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ORIGINAL FRENCH ARTICLE: Toute l’Europe hantée par la baisse du pouvoir d’achat

by Gaël de Santis

All of Europe is Haunted by Falling Purchasing Power

Translated Friday 18 January 2008, by Jonathan Pierrel

Economy. Europeans find themselves in a stranglehold between higher prices and crushed pay checks – illustrating a more and more unequal distribution of wealth.

Inflation is running fast and the issue of purchasing power bores its way into many European countries. To such an extent that the Slovenian Prime Minister, Janez Jansa, had to acknowledge that “high inflation is a problem for Slovenia.” Although his country is hosting the European Union (EU) presidency, he dared point his finger at the single currency: “The introduction of the euro has contributed to an acceleration of inflation by 0.6%.” Ljubljana adopted the single currency in January 2007 with an inflation rate of 2.7%, and now has a record rate of 5.7%. Even worse is the price rise of 11% for food products, which creates a lively dissatisfaction. Last November, the candidate supported by the government for the presidency of the Republic was defeated, mainly because of this purchasing power issue.

Rent, energy, food …

Slovenia reflects Europe’s image. In every country gauges point to red: +2% in France, +9.6% in Estonia, which still has a long way to go to fulfil the euro currency criteria. At the same time, in December Eurostat even announced a 3.1% inflation for a year for the euro zone, a figure never seen for six and a half years. Explanatory factors are the same everywhere: higher costs for energy, food, rent, and most importantly a more and more unfavourably sharing of wealth for workers; wages being constantly decreasing with respect to value added.

Last year, house prices went up everywhere in Europe, except in Sweden. According to Eurostat’s consumption price index, prices rose by 3.6%. In Spain, the housing issue made its way to the top of the list of main political questions. Since 85% of Spanish households own their properties, leases are rare and expensive. Housing costs increased by 5.1% in main provincial cities last year. Since 1985, a new house saw its price quintupled. Last year, this led young people to fight against the difficulties to find a place to live. The National Youth Council illustrated this problem in a report: young people would need to earn 126.05% more not to be excessively indebted when they buy a place to live!

At the beginning of this year, announcements of higher energy cost attract the most attention. Oil prices, which reached $100 a barrel, account only partially for those increases. Privatisations and deregulation have had the effect of forcing prices up. Investment costs for entry into the market leave room for only an oligopoly of a few competitors. This is the case for Germany where bills have increased by 50% since 2000, making the price of electricity one of the top concerns of the population. In the United-Kingdom, Alistair Darling, the Chancellor of the Exchequer, was seriously worried when the fourth operator of the country revealed a 17.2% increase for gas and 12.7% for electricity prices.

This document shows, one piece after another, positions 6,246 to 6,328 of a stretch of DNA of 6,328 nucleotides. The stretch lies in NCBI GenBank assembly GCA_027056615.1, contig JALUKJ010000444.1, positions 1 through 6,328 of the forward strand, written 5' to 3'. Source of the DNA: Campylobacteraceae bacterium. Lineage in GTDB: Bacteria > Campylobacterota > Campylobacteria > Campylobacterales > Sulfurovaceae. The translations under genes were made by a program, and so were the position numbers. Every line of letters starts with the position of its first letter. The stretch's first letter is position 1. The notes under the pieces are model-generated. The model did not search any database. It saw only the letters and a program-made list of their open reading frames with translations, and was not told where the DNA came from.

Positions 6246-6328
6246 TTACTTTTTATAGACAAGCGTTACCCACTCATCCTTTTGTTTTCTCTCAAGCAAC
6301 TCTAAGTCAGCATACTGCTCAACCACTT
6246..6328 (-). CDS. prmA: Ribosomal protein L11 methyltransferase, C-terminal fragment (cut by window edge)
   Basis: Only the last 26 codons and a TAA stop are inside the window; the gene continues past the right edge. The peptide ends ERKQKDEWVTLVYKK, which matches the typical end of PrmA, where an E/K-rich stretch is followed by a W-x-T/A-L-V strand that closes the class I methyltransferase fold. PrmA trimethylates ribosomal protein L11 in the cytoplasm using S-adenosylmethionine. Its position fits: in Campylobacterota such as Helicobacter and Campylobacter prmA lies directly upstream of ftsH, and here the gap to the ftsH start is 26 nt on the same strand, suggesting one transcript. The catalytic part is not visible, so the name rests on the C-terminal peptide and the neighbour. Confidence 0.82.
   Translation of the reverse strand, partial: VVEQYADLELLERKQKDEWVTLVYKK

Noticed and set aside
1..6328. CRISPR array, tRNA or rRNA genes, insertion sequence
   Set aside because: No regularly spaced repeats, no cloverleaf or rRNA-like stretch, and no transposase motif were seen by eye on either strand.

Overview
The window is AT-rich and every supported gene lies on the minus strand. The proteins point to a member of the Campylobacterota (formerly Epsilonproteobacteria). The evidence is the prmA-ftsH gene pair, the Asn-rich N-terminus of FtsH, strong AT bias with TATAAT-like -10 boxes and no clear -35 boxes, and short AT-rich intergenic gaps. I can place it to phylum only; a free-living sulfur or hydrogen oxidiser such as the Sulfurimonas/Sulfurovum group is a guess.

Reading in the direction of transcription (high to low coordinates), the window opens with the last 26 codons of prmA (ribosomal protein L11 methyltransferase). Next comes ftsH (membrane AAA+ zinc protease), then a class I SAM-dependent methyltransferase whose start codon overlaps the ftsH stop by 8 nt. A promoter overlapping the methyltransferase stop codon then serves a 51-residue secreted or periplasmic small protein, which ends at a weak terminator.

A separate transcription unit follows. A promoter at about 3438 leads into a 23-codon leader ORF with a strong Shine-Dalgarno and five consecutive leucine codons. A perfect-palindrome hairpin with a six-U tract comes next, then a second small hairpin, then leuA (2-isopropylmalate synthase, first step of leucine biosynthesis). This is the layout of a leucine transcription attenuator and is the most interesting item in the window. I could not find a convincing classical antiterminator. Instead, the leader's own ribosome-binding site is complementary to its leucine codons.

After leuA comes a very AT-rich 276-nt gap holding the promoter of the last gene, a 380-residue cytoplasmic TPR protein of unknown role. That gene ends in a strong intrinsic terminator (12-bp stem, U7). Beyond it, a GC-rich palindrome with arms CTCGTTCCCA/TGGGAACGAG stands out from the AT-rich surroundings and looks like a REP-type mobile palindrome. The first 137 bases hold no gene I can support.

Higher cereal prices

The expense item most painful for the household is for food. Food prices increased by 5.1% in the EU – in line with prices on the world markets. In December, The Food and Agriculture Organization of the United Nations (FAO) revealed that the global food index jumped from “about 40% in 2007 as compared with 9% in 2006.” Those increases prompted new speculation. According to FAO global cereal market’s analysist, Abdolreza Abbassian, higher prices can be explained by three factors: “production problems in the most productive zones,” because of natural disasters, “extremely low cereal stocks: the lowest for 30 years,” and an increasing demand, because of the long term increases in population and wealth, which lead certain peoples to change their food consumption. Moreover, there is an “emerging demand” for biofuel, which brings instability to the cereal markets.

Worrying Vicious Circle

More globally, fluctuations on the energy markets, in raw material, and housing, account for only one part of the falling purchasing power. In the long term, the wealth distribution in favour of shareholders since the 1980s has been to blame. Thus, according to the European Commission’s figures, the share of wages in value added fell by 8.6 points in the EU between 1982 and 2006, to the profit of capital.

The European Trade Union Confederation has noted this structural reason in its resolutions on collective negotiations for the year 2007. The trade union executive committee explains that “wages are under pressure from the European Economic model.” According to the document, “Unlimited capital mobility in the European marketplace is used to set up a de facto coordination of business demands.” Moreover, “competitive wage moderation is triggering a vicious circle of weak domestic demand leading to low overall growth, thereby setting the stage for a next phase of concessions by workers.” A strategy running smoothly for shareholders, but which could be countered in 2008. The economic media is already worried about “aggressive demands of increase” for this year in Europe.

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